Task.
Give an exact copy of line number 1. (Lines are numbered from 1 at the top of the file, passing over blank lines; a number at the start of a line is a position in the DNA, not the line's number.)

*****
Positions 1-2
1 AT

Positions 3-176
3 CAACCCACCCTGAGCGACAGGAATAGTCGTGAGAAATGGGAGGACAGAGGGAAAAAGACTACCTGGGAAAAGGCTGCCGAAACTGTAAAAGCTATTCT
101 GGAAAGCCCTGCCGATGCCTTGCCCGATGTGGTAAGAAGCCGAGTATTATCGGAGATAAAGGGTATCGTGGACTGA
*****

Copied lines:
Positions 1-2